Similarly, Anika Kozlowski, an assistant professor at Toronto Metropolitan University who teaches sustainable design practices to small enterprises, said there is no definite causation between micro-trends and increased clothing consumption.
“We associate a new trend with paying for something new,” she said. “What if you already own something very similar that you could just modify?”
Personal style to curb over consuming trends
Beltempo emphasizes that tapping into a personal style can help someone follow trends without overconsuming them.
For example, Barbiecore, a viral fashion trend popularized by Greta Gerwig’s Barbie, has been praised for allowing women to embrace their inner child through its hyper-feminine aesthetic. The trend has recently dominated the fast-fashion space.
“We’re looking at Barbie. Oh my god, now everything is pink, but what if pink is actually your colour?” Beltempo said.
“The difference is that you will wear that pink skirt, hopefully, because you’ve got your own sense of confidence. You’re very aware of what your personal style is; you’re going to actually wear that skirt for years to come.”
Beltempo said consumers should ultimately view micro-trend participation as less about competitive consumption, and instead consider if a trend feels genuine to their personal style.
“We can curb overconsumption through a lot of identity work and being more self-confident,” she said.
Alex Ure, the owner of second-hand and vintage clothing store Past Lives Thrift, said considering trends when choosing items to stock is often essential for business.
However, Ure said customers typically come in looking for specific clothing pieces. She said this may signal a more mindful form of consumption, given the power of personal style.
“When I’m selling something trendy, I always try to make sure that it’s a quality item and something that’s going to last,” Ure said. “Because it is vintage that I sell mainly, it’s usually a trend that is coming around for the second time.”
Due to this trend cycle, Ure began creating Reels on Instagram, comparing new trendy items to those in her store.
“[People] don’t realize the trends are coming from past items,” she said.
Where should the burden of clothing waste fall?
Kozlowski emphasized systemic issues, such as accessibility and a lack of consumer education, create clothing waste. She explains the burden should fall on policy-makers and fast-fashion corporations, not individuals.
“This is really where it’s the role of the government to just ensure that only good options are available to people,” she said.
Additionally, vintage and second-hand shopping requires consumers to have a luxury of time and is not realistic for everyone, Kozlowski said.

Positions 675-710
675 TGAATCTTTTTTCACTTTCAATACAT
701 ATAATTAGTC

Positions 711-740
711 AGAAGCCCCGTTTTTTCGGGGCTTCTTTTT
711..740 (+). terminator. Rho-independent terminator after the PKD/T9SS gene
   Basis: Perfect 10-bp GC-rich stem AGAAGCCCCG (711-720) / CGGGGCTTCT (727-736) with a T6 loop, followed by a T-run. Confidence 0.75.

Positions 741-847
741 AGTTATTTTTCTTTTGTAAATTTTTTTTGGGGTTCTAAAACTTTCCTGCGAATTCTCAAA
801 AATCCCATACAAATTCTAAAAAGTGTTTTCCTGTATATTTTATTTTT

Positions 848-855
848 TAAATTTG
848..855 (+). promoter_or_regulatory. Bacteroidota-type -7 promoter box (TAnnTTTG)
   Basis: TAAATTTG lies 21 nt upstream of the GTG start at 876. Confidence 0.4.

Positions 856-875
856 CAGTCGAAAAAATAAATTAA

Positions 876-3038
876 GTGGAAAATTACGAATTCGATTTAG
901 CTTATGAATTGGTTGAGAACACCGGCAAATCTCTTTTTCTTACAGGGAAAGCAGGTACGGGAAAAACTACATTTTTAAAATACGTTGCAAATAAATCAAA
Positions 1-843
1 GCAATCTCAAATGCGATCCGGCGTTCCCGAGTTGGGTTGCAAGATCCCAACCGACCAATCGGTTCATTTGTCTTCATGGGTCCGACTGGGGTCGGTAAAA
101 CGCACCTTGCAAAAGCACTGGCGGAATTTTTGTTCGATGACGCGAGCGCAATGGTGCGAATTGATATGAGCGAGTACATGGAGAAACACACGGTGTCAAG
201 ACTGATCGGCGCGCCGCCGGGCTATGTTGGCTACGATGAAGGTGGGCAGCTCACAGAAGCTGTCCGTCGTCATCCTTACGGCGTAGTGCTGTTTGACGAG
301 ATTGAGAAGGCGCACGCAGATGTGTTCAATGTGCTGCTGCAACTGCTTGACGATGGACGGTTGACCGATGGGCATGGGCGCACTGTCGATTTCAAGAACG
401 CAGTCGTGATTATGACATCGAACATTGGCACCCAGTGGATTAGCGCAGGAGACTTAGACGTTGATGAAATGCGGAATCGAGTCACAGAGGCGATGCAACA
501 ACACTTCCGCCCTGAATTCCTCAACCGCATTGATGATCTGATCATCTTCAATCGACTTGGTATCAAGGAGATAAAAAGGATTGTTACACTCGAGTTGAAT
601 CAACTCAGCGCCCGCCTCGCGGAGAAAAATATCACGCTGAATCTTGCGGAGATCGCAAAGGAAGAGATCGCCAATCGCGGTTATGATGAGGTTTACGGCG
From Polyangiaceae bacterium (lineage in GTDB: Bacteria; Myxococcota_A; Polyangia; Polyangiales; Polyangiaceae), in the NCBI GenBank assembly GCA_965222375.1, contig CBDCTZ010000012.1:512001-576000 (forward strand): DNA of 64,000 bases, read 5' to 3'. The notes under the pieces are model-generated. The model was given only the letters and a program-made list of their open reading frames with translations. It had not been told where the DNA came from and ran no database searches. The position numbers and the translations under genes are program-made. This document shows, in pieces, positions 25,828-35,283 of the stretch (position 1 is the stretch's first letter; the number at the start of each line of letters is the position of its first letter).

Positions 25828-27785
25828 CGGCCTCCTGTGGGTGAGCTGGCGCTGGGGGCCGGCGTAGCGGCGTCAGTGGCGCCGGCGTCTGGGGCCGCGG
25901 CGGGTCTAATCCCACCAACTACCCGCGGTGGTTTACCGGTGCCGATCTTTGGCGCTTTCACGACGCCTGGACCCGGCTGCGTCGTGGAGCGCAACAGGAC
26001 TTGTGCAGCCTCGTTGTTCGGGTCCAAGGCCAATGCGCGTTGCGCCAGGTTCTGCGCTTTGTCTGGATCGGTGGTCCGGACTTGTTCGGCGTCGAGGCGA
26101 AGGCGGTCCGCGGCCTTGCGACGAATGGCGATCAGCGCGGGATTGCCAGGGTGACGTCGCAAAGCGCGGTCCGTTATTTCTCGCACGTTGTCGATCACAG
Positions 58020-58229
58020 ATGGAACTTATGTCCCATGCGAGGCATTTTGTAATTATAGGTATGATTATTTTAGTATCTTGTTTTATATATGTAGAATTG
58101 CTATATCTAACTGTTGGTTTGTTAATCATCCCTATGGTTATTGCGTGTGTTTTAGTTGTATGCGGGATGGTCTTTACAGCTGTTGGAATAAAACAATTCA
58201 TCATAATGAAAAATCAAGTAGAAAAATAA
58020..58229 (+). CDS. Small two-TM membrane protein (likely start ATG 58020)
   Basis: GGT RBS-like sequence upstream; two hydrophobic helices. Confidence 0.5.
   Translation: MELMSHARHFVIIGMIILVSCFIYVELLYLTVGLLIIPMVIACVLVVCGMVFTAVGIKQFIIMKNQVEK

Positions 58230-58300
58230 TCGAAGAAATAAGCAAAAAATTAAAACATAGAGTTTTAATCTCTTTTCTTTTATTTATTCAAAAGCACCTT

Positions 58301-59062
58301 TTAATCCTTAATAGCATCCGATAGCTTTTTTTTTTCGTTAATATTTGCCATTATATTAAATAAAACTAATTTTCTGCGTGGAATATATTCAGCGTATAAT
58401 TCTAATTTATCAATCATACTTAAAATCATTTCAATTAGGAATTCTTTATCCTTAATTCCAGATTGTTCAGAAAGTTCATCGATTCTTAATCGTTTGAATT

Although mindful that “sustainable” fashion options are also a matter of accessibility, Weber said the responsibility to initiate change is shared between the producer, consumer and the government.
“Solutions are always difficult because they’re demanding. Often, people use shopping as an outlet for frustration and a way to work on their egos without considering the impact of their consumption,” she said.
Given Weber’s recent research findings on textiles, there is a need for municipalities to adopt designated textile waste programs and disposal bans on textiles at the curbside, she said.
Markham, Ont. is one of Canada’s only municipalities with a designated textile recycling program. Markham has also banned textile waste at the curbside.
The City of Ottawa is developing a new solid waste master plan to present to council in early 2024. Phase 2 of the plan’s development report proposes exploring how existing textile recycling programs could be enhanced.
Rachael Jones, the plan’s project manager, said the city’s current clothing bin recycling program lacks data on the back end, adding improvements are required to track the actual diversion rate of textiles.
“We don’t know what’s happening with that material at the end. Is it going to market? Is some of it going to a landfill?” she said.
Still, the plan does not recommend banning textiles from the garbage stream.
Beltempo says everyone, including those who are not fashion-conscious, can work toward mindful consumption by beginning to view their clothing as an extension of their values.
For example, one may value shopping locally for high quality or committing to personal style.
“If you have to get dressed, maybe think about it from the perspective of [being] more of a values-based thing, and it doesn’t even have to be slow fashion values.”
Ultimately, Beltempo encourages her subscribers not to get hung up on finding perfectly sustainable garments but to focus on working with pieces they already have.
“I shop my closet first, and I shop second-hand first because, I’m very lazy, and I would encourage other people to be lazy too,” she said. “[Let’s] just use what we’ve already got.”
Featured graphic by Alisha Velji/the Charlatan.